Easter eggs, freshly dyed.

Decorating Easter eggs is a family tradition, we experimented with our farm fresh eggs this year and the results were beautiful.

Easter eggs, in our house, had always started off as the white eggs we would buy at the store. But as our diverse flock (Rhode Island Red, Barred Rock, Buff Oprington, Black Australorp, Silver Laced Wyandotte and Americauna) provided such a wide variety of eggs with pretty natural colors, it was hard to imagine dying them in the traditional way.

Nope. These eggs are natural. No dye, no filter on the pic.

Last year we shared a picture on social media of our chicken eggs in a basket. The responses included questions as to whether we had already dyed the eggs. “Why in the world would you want to tinker with naturally decorated Easter eggs?” some questioned. So, this year, we egg-sperimented with decorating for Easter and the results were beautiful.

Fresh farm eggs and store bought eggs ready for hard boiling.

We headed to our neighborhood Kroger, bought a dozen of their large eggs and collected another 3 dozen of our mixed eggs. In the pot, the white eggs really stood out from the blue-green Ameraucana eggs and the multiple shades of brown and brownish-purple from our other chickens (and you have to see what they look like on the inside, we egg-sperimented with that too).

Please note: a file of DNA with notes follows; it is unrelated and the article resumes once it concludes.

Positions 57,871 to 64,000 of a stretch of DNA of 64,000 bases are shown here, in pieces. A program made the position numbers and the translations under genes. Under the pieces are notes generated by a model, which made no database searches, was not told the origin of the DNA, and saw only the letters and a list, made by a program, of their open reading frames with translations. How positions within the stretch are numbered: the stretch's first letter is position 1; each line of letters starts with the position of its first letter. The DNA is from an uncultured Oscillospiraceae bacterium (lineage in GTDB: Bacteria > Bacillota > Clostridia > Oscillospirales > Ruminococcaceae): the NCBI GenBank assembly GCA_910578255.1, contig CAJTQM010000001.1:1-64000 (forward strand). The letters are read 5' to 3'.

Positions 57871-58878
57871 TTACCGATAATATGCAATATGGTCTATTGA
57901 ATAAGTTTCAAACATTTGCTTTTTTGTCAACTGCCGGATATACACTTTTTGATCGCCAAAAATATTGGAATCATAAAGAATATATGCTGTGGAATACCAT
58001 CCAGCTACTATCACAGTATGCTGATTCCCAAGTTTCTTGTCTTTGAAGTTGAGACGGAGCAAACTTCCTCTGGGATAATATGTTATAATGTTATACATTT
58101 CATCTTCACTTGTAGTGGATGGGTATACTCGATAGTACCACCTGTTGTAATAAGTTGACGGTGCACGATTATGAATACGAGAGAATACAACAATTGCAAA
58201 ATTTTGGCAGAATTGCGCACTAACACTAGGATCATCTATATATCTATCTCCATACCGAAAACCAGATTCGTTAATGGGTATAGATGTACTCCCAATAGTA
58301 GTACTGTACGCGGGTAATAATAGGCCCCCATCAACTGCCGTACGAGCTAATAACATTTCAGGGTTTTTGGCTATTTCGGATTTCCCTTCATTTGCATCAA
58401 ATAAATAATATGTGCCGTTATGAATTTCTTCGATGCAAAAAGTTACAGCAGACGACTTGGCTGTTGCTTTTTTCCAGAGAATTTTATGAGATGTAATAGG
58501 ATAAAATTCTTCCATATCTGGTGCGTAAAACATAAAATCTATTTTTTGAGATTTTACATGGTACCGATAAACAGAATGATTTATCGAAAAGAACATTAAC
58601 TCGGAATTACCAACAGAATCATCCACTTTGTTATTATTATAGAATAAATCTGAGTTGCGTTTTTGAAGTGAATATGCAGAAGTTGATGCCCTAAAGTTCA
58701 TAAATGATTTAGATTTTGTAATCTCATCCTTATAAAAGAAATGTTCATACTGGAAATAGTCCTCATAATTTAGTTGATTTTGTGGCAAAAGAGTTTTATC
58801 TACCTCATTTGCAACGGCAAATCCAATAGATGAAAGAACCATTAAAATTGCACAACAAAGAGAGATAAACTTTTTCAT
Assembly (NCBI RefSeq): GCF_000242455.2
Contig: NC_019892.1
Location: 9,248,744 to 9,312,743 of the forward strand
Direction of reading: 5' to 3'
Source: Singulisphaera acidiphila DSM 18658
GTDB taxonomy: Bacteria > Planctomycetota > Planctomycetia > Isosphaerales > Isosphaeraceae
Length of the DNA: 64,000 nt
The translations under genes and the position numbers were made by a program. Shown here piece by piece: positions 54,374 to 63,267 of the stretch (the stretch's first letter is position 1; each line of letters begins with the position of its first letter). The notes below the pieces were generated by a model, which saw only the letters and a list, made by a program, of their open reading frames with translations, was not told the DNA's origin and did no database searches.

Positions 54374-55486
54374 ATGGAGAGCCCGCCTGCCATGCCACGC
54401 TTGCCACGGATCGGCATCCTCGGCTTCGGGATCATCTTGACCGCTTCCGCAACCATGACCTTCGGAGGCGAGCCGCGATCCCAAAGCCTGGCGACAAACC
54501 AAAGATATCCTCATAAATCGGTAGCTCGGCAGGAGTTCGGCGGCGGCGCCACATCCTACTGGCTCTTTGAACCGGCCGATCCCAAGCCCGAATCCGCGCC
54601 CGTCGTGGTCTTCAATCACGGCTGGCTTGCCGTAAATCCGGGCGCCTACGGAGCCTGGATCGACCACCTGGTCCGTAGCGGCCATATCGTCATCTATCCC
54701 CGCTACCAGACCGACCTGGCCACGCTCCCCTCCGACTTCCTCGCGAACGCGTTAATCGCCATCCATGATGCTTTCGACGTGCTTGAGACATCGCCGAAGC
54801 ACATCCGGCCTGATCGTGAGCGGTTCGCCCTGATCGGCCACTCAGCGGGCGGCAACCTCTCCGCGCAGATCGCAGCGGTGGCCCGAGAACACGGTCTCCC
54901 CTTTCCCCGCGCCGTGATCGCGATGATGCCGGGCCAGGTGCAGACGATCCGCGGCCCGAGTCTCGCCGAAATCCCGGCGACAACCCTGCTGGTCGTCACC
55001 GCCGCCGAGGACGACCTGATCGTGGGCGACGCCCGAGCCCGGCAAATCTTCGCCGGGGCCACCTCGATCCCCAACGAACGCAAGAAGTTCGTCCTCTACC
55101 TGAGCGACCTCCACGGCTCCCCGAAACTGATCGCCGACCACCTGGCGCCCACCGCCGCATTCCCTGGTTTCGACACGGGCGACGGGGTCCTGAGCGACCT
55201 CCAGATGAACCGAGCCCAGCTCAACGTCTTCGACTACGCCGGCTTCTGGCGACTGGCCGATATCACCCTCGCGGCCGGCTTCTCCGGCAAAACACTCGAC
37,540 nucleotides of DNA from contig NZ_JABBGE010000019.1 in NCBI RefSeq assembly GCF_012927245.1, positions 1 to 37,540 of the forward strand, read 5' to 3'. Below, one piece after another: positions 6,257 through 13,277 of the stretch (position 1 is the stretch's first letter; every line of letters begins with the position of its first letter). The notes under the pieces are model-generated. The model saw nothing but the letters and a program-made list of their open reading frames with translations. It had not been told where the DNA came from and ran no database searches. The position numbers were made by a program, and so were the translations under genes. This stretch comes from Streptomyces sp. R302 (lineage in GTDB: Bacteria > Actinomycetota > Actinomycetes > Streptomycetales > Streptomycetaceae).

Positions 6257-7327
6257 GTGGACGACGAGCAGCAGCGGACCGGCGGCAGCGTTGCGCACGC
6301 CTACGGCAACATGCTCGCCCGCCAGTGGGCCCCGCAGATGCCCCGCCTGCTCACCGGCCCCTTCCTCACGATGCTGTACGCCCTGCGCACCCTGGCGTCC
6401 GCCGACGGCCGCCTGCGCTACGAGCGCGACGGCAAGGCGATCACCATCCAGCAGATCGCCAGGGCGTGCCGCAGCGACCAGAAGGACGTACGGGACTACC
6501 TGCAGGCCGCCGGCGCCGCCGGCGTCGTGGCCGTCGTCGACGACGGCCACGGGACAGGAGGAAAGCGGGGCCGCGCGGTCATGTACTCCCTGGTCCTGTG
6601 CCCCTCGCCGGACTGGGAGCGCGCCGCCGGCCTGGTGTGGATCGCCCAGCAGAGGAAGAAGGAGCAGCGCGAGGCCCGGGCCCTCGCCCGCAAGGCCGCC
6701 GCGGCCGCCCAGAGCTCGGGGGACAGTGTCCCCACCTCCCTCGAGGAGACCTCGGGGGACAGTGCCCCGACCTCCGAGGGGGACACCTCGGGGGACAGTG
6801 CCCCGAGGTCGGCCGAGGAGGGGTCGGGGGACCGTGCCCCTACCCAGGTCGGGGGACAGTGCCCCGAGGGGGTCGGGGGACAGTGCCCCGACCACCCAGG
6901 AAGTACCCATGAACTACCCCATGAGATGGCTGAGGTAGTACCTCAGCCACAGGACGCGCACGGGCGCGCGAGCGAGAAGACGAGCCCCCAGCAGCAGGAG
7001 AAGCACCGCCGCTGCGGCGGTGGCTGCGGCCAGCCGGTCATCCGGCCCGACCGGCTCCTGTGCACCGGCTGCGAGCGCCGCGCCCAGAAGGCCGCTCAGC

Here’s what we did:

We used an inexpensive Paas dying kit we picked up at the store that came with 5 colors; red, yellow, orange, pink and blue. It was fascinating to see just how different each of the eggs looked when soaked in the same color for 5 minutes.

The eggs dyed blue provided some of the widest variety of shades. Blue-green eggs came out with a more deep blue-green look. White eggs showed a traditional blue color. Brown eggs, when dyed blue had a more blue-green look than the eggs that started out blue-green.
Yellow dye provided really fascinating results. While the traditional white eggs looked pale yellow, blue-green eggs had an “aged” yellow look… almost a green-yellow. The brown eggs came out looking nearly orange after 5 minutes in the yellow dye.
After 5 minutes in the orange dye, white eggs were a bland orange while the blue-green eggs came out orange with a hint of green. The brown eggs have the most marvelous deep orange hue.
White eggs look a very festive pink when dyed in that color. The brown eggs emerged from the pink dye with an orange-pink tint and the blue-green eggs were not very pink looking (in fact they weren’t very spectacular).
Red dye looked a bit pink on the white eggs, orange-red on the brown and a mediocre red on the blue-green eggs.

You have to try this for yourself.

The egg-speriment was a blast, but it’s hard to not want to keep our farm fresh eggs just the way they are at Easter. We encourage you to find a local farmer, farm market or use your own chicken’s eggs to try this for yourself.

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